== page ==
Gavin Lane, editor
Weapon degradation was a great way to encourage experimentation in the BOTW Hylian sandbox. I appreciated that it contributed to your journey through the game and the weapons were numerous and varied enough to be worth trying just to see what they do, from a rudimentary blade to a wooden spoon. Not once did I find myself in a situation where I had nothing at hand; for me, the balance achieved by the developers was masterful.
My only annoyance with the mechanics is based on the Master Sword, specifically the level 60 max version that I got when I cleared all the DLC challenges. I understand why, in terms of design, it was given its own brand of durability earlier in the game and needed to be “recharged” periodically. But once I proved myself, passed the tests, and gave Calamity Ganon a good thrashing, my victory lost its edge when I discovered that Evil’s Baneblade still ran out of juice.
So, it would be just dandy if the crude master sword we saw in TOTK – once sufficiently rejuvenated and tempered and whatnot – forever retained its craftsmanship in itself, very end of the game. Otherwise – degradation.
Keith Gray, staff writer
To be honest, during the passage I was not worried about the durability of the weapon, but after a while after the release of the game, it turned into a meme, where every worried about it. But that didn’t change my mind! I think weapon durability can create very organic moments where your sword explodes at the most inopportune moment during a boss fight, and I think they’re worth something.
However… I still think it could be improved because I’m pretty sure swords don’t actually explode, so I wouldn’t mind if the durability system was switched to more monster hunter a case where you have to keep your weapons sharp and finding a sword is rarer than the swords that exist in every corner of the world.
Alana Haig, staff writer
Let’s start with the fact that I was not satisfied with the durability of weapons in Breath of the Wild. I’m so used to approaching all enemies and attacking them in just about everything, and I thought I could do the same here, willy-nilly. In the early hours of BOTW, I often ran out of weapons. I often competed for resources, making my way through Hyrule using Sheik’s Slate and throwing rocks or branches at the moblin. Have I always been efficient? No. But was it fun? Yes.
I think it was then that I realized the beauty of the BOTW weapon system. Everything in BOTW is basically a subject. Something to use, a resource to survive. The weapon was no exception. no matter if my ax breaks in two or if my sword splits in my hand, something will be waiting for me nearby. And I need to learn how to deal with it.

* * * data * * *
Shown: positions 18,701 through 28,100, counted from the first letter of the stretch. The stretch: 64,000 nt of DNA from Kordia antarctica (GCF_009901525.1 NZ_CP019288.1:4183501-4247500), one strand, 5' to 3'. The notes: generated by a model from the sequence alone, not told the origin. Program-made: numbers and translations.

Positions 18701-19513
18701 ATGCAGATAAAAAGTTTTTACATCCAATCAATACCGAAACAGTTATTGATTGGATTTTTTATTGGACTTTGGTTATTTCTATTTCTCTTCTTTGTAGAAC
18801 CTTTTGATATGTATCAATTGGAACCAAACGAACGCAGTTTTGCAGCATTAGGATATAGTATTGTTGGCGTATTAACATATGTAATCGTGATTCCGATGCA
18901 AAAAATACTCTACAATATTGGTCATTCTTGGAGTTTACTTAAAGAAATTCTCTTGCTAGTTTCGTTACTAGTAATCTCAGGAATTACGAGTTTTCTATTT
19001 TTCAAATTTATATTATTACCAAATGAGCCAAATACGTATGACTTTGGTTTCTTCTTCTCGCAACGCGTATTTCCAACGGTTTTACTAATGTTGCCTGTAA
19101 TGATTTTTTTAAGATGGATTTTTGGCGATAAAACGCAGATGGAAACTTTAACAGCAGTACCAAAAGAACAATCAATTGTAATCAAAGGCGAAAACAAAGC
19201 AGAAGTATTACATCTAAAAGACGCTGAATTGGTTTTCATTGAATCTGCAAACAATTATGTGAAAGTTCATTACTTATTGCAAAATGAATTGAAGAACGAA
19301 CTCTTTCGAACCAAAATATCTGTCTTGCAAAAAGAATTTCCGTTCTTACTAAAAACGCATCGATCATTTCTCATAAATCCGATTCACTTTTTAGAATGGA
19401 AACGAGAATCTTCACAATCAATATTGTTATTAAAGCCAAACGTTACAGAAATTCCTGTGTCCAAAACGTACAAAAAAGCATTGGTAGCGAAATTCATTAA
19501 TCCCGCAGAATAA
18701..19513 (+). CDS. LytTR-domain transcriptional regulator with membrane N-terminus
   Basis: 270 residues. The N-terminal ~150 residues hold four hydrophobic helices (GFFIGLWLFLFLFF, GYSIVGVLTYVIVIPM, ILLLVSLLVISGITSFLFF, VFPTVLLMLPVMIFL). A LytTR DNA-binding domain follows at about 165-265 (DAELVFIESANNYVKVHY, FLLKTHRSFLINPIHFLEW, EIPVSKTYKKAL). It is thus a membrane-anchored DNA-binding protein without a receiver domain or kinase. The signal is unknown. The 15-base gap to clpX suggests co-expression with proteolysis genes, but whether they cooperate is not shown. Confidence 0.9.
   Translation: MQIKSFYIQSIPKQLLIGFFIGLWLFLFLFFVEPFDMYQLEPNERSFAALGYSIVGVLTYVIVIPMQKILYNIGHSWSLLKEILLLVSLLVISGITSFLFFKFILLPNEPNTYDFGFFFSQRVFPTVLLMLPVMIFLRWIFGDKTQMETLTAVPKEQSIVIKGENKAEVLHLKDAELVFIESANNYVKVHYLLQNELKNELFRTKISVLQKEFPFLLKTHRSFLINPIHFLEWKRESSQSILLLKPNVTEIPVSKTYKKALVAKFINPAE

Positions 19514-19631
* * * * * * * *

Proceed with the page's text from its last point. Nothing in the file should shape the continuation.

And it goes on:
In Tears of the Kingdom, I will return this mechanic almost 100%, but with some adjustments. All things considered, and their mother needs a crafting mechanic, I totally see crafting being added to TOTK to my chagrin, but if Pokémon can do it, then Zelda can probably do it better. Make a new weapon or repair an old one? Sounds good, right…?
Jim Norman, staff writer
I love the weapon degradation in Breath of the Wild. What started out as a frustrating trip with a pocket full of sticks soon became a tactical twist on the show’s format, and I had a great time organizing it. Discovering a new weapon brought me great joy, and despite the fact that it broke before I could say goodbye, I experienced a lot of grief, but this adventure made it even more intense.
Of course, there are certain settings that I would like to see in Tears of the Kingdom. Making weapons last a little longer would obviously be a bonus, but wouldn’t it also be nice to see that we get to add some (limited) durability boosts to some of our favorite weapons? This is a tricky question and should definitely be used in moderation – good job, I’m not a game developer, hey – but it might make the sense of customization a bit more personal.
It would also prevent idiots like me from going through Ganon’s final phase with only a branch, but I guess that’s a different matter.
Ollie Reynolds, staff writer
The strength of the weapon never really bothered me. To be honest, reaching the maximum number of weapons in my inventory and having to sacrifice one to make room for Wild Lynel’s Sword was a lot more annoying (although thankfully it got easier as I found more and more Korok seeds).
Like everything else, this is a mechanic that needs to be massaged a bit, although what Nintendo does with it is beyond my comprehension right now. I’ve been toying around with the idea of having a single-use item in the game that would give one weapon unlimited durability, but that’s fraught with potential problems. Why would you even use anything else if you have a weapon that does decent damage and doesn’t break, for example?
I think the best thing Nintendo could do with this is just adjust the time it takes for the weapon to completely break; maybe give us a little more time with each weapon or let us repair them easily. I don’t want Tears of the Kingdom to feature a crafting mechanic or anything that stupid, but there definitely is. something to study here.
What do you want to happen with the TOTK weapons? Maybe they could take the advice from Hyrule Warriors: Age of Calamity and expand the upgrade options for individual weapons? Would you like more crafting style mechanics? Fill out the following surveys and then let us know in the comments.